Where you are covering not just one person’s condition, but you are seeing sometimes towns, you are seeing different settings and so trying to make sure that we still hit all the emotional spots that we need to while also trying to cover different environments has been a fun challenge. I think anyone going into The Rising of the Shield Hero, whether they know it or not, it’s going to take a while to sink in ‘cause it is an ongoing series. It’s a big series and it should be pretty interesting. I’m very much looking forward to seeing how, not just the anime, but the light novel itself as it progresses.

But when it comes to the music, we’re looking to cover a lot of bases, in a way, then also occasionally gut-punch you with some emotion.

 

AT: In the panel and in the interview, you talked about the Spanish inspired music, you mentioned Flamenco Guitar, during the panel. Did you take an opportunity to try out new things that you hadn’t done, but had wanted to write, a style that you wanted to use or an instrument that you wanted to use?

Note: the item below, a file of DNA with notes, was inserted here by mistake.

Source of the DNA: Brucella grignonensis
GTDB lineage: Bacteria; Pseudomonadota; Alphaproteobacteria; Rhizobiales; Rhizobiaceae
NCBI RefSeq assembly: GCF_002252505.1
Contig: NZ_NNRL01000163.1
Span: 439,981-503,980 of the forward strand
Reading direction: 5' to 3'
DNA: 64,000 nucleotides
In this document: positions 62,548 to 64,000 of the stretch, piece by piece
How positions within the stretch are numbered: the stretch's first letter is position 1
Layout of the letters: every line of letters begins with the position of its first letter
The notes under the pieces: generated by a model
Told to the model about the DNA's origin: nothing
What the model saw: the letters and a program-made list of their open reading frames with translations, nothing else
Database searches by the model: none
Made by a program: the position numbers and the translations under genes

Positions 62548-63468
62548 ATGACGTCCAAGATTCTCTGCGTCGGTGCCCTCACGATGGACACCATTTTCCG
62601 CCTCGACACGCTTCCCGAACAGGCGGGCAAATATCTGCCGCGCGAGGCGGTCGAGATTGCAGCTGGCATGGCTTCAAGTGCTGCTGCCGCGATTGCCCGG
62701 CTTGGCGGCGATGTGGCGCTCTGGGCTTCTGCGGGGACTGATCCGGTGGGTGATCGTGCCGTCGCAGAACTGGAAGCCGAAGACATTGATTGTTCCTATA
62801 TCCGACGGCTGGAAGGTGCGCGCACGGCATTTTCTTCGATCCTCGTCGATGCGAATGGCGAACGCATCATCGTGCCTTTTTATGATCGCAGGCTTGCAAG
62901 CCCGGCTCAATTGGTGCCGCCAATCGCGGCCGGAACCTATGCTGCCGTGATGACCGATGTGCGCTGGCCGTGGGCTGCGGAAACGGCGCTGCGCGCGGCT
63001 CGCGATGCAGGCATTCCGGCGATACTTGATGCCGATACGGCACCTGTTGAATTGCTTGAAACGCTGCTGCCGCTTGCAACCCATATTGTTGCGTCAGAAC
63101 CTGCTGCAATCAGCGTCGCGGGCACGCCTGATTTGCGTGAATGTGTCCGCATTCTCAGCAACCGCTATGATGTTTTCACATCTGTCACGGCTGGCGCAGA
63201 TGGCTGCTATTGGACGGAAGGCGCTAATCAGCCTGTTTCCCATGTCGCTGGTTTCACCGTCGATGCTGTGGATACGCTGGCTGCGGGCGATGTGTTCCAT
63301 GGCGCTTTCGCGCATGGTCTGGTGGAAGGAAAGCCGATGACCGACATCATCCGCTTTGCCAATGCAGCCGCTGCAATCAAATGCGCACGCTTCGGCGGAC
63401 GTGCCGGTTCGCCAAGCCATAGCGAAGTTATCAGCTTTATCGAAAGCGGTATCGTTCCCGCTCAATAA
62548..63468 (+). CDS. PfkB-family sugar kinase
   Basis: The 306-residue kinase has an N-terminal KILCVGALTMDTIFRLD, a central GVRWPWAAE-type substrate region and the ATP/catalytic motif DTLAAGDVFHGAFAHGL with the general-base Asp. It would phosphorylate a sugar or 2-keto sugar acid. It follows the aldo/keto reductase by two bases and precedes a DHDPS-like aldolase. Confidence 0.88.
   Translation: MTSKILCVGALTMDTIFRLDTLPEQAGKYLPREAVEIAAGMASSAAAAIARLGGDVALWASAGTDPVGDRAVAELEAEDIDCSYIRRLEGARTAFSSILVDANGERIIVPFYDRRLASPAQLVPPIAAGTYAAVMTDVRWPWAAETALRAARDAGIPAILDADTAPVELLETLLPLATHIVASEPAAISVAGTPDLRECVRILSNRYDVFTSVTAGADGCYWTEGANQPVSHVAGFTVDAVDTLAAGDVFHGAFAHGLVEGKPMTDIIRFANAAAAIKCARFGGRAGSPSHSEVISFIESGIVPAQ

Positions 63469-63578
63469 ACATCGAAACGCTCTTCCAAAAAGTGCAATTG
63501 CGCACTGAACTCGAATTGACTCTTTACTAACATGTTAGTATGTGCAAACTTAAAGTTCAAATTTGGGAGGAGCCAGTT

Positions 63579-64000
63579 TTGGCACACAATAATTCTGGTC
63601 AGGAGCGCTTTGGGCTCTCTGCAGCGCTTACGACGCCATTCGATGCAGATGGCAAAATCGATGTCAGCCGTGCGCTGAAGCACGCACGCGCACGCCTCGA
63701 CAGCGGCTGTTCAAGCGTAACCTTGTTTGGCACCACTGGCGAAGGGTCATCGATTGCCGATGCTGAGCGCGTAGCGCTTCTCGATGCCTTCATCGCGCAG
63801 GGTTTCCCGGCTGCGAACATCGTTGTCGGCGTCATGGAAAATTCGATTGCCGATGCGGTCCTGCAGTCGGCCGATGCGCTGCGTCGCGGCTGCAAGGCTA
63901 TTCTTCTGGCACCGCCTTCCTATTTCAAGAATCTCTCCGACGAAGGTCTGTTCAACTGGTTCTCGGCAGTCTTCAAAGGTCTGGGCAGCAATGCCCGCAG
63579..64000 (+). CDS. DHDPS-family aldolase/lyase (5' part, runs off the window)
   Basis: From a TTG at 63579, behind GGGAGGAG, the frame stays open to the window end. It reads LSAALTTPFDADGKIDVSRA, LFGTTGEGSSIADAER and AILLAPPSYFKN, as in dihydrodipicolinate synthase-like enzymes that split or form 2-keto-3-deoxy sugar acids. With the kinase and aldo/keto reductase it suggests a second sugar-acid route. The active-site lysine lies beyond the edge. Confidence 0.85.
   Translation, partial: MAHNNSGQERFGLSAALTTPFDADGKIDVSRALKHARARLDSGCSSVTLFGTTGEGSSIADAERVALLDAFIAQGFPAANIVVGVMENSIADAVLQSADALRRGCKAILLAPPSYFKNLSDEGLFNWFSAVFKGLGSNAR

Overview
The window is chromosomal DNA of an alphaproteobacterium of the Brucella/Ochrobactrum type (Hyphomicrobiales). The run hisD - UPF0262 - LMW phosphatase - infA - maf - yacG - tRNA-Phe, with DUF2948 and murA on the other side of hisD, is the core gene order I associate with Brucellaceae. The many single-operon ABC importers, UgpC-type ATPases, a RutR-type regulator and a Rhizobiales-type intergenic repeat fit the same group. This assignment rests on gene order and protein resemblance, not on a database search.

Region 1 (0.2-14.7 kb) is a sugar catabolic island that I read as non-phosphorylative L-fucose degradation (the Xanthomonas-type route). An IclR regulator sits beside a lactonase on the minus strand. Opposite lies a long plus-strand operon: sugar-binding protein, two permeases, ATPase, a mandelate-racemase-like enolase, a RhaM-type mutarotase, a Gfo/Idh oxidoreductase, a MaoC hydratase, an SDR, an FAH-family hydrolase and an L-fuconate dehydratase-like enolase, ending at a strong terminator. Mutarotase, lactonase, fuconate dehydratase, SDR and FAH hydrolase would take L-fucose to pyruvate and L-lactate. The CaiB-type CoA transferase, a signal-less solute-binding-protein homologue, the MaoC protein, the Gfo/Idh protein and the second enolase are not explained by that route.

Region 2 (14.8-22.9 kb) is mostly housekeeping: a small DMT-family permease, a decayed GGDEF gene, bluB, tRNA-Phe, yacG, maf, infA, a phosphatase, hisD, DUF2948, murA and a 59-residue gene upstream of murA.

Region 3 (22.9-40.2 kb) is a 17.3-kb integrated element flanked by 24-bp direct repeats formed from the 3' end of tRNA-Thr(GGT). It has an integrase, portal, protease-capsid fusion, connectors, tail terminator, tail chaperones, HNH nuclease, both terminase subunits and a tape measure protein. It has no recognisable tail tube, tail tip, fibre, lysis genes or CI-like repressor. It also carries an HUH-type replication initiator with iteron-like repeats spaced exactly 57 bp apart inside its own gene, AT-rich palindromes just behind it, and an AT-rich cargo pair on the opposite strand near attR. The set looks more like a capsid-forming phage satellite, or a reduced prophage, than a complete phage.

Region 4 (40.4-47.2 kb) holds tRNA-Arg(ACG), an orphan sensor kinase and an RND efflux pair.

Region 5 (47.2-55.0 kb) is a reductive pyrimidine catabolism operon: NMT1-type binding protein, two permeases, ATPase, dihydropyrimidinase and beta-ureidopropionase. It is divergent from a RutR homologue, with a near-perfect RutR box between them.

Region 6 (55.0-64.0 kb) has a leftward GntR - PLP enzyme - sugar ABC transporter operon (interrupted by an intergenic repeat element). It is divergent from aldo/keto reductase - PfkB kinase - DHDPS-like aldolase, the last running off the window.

K: Yeah. When it comes to soundtracks, sometimes I don’t know that I want to write something the way I do, or I didn’t know that I was able to write something the way I did before it’s actually presented to me,. I’ll use two examples: one being Abyss, one being Shield Hero, to sort of articulate my point.

Something like Abyss, because the nature of the music is experimental, I never thought I’d actually be able to do that in a commercial product. The fact it was able to be done in the first place, and I was able to use sort of a bit more sort of contemporary classical or electro-acoustic influences in that was kind of crazy.